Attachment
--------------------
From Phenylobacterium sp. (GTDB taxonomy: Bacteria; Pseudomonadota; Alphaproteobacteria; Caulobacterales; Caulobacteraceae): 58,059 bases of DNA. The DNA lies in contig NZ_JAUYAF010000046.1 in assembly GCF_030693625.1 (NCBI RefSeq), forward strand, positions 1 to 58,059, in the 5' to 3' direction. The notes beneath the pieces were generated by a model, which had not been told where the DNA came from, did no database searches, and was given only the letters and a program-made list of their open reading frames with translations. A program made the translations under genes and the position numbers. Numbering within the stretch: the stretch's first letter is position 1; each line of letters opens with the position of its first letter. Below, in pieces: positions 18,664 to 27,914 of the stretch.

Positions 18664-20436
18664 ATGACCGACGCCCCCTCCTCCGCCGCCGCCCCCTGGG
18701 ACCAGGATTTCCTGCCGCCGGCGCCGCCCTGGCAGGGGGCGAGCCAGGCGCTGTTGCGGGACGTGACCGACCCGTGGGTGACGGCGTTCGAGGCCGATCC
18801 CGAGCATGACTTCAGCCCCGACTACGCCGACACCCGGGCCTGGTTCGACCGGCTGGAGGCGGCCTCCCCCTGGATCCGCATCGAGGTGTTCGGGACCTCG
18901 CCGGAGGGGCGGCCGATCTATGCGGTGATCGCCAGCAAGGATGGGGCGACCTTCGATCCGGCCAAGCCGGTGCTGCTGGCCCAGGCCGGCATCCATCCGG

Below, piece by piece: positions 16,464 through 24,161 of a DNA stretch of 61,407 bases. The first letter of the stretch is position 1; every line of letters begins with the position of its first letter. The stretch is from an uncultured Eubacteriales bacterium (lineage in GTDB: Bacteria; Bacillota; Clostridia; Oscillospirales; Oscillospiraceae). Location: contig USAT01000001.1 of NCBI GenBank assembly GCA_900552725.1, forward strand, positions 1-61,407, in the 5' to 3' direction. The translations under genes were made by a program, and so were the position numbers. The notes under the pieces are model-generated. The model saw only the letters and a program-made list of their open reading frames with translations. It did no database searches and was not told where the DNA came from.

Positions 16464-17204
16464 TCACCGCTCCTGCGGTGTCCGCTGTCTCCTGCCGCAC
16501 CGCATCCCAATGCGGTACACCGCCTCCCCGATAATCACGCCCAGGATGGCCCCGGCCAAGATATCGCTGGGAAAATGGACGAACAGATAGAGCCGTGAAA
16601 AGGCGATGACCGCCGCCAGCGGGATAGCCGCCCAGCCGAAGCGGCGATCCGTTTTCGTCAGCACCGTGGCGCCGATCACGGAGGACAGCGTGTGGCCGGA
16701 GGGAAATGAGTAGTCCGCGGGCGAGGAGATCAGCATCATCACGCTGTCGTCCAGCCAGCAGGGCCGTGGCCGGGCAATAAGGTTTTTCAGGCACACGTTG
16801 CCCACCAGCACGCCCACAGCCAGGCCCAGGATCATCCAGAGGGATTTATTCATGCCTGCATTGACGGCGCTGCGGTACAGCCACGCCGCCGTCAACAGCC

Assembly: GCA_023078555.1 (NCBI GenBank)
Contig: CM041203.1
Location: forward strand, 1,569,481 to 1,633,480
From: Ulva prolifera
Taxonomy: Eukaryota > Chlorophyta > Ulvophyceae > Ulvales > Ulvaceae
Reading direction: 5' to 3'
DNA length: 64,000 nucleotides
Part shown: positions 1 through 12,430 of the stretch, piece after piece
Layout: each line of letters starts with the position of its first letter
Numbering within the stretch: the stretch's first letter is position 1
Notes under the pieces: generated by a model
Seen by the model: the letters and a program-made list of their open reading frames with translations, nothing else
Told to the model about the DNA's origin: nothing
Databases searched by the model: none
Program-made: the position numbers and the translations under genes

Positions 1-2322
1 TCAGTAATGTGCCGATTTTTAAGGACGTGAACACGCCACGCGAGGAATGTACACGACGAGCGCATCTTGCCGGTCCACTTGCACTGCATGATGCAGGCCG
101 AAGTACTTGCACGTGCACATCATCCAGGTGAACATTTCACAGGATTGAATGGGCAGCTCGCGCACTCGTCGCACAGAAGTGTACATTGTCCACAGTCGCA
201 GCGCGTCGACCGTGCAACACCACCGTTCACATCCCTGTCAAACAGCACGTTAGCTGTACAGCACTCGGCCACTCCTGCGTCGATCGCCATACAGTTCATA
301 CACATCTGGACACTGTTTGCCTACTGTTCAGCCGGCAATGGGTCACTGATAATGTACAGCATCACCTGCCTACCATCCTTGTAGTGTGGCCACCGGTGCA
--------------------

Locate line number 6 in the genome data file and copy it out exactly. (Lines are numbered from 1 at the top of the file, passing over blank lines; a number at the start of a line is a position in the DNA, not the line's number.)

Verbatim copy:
18901 CCGGAGGGGCGGCCGATCTATGCGGTGATCGCCAGCAAGGATGGGGCGACCTTCGATCCGGCCAAGCCGGTGCTGCTGGCCCAGGCCGGCATCCATCCGG